Cross-appeals followed the decision of the trial court, and the Franklin County Court of Appeals affirmed the trial court's judgment. The court of appeals, having determined that the statute violated Sections 3 and 7, Article XVIII of the Ohio Constitution, did not take up Linndale's cross-appeal, in which it argued that the statute was also unconstitutional based on a violation of the Uniformity Clause.

The cause is now before this court upon the allowance of a discretionary appeal.

This case turns on the question of whether R.C. 4549.17 is a general or a special law. If it is a general law, then it prevails over the local traffic laws of affected municipalities because a municipality's police regulation must yield to the state's general police regulation when the two conflict. If, however, R.C. 4549.17 is not a law applying to citizens generally, but an attempt to limit the powers of a municipal corporation to adopt or to enforce police regulations, it must be struck down as unconstitutional. Because R.C. 4549.17 is not a general law, we find it unconstitutional as violative of the Home-Rule Amendment.

The Home-Rule Amendment grants to Ohio municipalities "authority to exercise all powers of local self-government and to adopt and enforce within their limits such local police, sanitary and other similar regulations, as are not in conflict with general laws." Section 3, Article XVIII, Ohio Constitution. Thus, a municipality may regulate in an area such as traffic whenever its regulation is not in conflict with the general laws of the state. Geauga Cty. Bd. of Commrs. v. Munn Rd. Sand & Gravel (1993), 67 Ohio St.3d 579, 583, 621 N.E.2d 696, 699. "Municipalities in Ohio are authorized to adopt local police, sanitary and other similar regulations * * * and derive no authority from, and are subject to no limitations of, the General Assembly, except that such ordinances shall not be in conflict with general laws." Struthers v Sokol (1923), 108 Ohio St. 263, 140 N.E. 519, syllabus.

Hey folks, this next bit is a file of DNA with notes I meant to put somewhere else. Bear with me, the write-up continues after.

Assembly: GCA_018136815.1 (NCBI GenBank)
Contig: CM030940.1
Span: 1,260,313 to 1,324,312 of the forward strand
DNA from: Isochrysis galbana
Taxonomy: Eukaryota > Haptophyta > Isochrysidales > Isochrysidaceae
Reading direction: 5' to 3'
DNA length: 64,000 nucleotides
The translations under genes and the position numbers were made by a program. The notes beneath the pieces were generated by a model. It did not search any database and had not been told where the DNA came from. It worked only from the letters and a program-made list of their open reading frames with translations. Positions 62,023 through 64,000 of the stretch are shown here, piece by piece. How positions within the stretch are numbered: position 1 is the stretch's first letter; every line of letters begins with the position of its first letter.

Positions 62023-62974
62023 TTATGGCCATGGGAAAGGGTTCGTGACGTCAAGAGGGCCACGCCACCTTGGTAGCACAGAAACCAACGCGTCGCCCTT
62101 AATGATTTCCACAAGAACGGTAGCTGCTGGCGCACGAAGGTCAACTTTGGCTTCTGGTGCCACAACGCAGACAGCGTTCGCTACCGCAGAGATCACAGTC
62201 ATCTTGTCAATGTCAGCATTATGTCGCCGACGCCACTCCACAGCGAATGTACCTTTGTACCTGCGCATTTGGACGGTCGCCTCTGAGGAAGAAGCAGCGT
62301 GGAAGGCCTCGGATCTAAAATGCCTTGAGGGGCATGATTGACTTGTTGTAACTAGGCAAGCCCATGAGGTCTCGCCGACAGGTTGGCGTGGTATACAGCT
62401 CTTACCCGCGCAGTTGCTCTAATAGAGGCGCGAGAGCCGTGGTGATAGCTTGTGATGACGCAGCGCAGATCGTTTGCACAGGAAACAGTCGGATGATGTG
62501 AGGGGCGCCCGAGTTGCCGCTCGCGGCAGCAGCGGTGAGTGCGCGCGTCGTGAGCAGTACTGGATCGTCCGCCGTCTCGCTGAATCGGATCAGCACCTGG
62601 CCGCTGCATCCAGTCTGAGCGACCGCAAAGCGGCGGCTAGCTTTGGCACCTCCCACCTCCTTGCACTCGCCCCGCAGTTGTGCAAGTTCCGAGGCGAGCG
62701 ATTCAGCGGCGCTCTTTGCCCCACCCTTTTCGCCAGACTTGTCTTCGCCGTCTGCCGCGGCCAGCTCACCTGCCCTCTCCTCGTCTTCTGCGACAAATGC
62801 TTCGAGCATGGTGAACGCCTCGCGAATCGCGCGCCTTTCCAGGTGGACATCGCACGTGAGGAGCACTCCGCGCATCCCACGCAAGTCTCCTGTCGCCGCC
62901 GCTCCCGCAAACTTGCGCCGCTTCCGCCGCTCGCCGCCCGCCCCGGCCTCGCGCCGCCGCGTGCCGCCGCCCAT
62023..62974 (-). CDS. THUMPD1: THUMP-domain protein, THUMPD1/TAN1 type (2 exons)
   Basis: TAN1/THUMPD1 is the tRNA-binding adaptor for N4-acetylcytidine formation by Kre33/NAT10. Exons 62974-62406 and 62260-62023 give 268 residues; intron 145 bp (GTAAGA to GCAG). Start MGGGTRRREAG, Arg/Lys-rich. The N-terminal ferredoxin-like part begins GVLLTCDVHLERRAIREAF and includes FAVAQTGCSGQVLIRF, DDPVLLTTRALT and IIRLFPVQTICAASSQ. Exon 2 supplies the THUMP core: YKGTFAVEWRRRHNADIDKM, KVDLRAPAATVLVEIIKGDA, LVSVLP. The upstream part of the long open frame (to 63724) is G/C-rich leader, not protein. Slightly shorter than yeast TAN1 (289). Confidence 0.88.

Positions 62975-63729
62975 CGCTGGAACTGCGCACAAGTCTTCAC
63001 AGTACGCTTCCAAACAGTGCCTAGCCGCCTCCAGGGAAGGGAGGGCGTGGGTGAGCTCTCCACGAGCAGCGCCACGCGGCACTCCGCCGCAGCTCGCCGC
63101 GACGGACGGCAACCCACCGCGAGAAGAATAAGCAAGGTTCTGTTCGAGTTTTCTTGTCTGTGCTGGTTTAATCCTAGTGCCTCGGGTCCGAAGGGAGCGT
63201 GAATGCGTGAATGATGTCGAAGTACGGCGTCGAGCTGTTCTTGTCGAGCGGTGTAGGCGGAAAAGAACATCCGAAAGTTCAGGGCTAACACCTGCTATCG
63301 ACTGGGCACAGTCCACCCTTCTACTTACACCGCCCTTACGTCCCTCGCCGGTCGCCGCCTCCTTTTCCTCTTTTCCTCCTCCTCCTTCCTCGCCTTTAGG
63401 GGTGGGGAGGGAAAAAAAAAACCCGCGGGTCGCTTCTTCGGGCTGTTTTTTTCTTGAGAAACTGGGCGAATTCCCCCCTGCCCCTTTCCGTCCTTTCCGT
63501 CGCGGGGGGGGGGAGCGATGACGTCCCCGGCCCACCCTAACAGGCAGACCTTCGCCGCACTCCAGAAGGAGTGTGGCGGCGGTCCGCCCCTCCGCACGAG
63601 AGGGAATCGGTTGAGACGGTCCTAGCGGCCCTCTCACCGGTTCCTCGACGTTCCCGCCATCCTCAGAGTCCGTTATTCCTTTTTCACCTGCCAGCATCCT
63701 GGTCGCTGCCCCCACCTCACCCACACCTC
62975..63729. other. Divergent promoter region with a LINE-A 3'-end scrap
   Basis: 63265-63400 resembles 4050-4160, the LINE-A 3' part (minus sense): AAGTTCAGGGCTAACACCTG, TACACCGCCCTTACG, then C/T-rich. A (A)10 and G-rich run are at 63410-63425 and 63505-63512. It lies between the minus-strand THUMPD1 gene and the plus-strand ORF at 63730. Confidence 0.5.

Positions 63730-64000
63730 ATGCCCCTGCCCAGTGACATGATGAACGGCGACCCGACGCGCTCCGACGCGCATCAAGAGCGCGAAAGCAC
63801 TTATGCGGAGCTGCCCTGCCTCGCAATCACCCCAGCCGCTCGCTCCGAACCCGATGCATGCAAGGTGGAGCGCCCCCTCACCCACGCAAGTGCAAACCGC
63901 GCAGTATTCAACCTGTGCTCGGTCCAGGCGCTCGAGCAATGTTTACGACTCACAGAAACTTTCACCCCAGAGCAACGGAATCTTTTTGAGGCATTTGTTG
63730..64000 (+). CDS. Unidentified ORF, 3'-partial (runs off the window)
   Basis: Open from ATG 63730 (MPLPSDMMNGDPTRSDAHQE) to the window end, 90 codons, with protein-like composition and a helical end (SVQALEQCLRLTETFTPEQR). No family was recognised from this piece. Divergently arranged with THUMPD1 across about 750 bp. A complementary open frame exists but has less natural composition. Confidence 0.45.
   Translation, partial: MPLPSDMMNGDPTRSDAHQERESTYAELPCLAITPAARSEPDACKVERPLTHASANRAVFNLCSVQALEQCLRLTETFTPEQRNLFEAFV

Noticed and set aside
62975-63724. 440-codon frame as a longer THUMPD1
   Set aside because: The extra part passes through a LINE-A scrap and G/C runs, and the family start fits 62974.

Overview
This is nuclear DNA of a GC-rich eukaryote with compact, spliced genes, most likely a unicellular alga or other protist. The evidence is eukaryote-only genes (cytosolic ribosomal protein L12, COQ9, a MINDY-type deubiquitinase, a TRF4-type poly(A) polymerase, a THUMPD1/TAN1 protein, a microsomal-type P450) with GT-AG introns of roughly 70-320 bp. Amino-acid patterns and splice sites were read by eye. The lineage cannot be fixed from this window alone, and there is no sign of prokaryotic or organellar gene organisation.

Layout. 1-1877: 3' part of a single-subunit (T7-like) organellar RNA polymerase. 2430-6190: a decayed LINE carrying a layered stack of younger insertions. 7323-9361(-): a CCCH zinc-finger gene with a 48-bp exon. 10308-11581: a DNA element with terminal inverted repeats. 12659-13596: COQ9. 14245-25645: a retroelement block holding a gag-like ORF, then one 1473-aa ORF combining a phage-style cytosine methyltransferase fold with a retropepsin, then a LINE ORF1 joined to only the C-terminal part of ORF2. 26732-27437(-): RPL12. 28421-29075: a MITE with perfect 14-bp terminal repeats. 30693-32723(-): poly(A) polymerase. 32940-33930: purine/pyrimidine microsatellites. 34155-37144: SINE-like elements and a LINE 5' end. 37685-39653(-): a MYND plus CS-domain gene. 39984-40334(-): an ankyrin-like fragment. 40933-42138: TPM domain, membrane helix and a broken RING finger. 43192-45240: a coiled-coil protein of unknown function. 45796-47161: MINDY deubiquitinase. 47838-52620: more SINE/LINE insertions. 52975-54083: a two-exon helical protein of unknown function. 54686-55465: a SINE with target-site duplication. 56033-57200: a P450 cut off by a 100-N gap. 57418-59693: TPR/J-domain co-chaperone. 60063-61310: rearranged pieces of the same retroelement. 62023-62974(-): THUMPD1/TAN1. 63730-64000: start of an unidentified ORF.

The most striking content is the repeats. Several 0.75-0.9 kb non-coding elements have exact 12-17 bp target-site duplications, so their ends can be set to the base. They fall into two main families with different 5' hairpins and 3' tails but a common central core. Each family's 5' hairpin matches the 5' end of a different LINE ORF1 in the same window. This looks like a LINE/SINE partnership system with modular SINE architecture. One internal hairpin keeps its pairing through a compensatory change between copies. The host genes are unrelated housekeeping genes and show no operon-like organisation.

The state argues that R.C. 4549.17 is a general law that is part of a comprehensive statewide regulatory scheme covering the interstate highway system and that the General Assembly enacted it to assure the traveling public that law enforcement on the interstate highways was not occurring merely as a revenue-raising plot. Linndale and Blue Ash, on the other hand, posit that R.C. 4549.17 is a special law and therefore cannot rightfully enjoin their police officers from enforcing local traffic laws within their boundaries.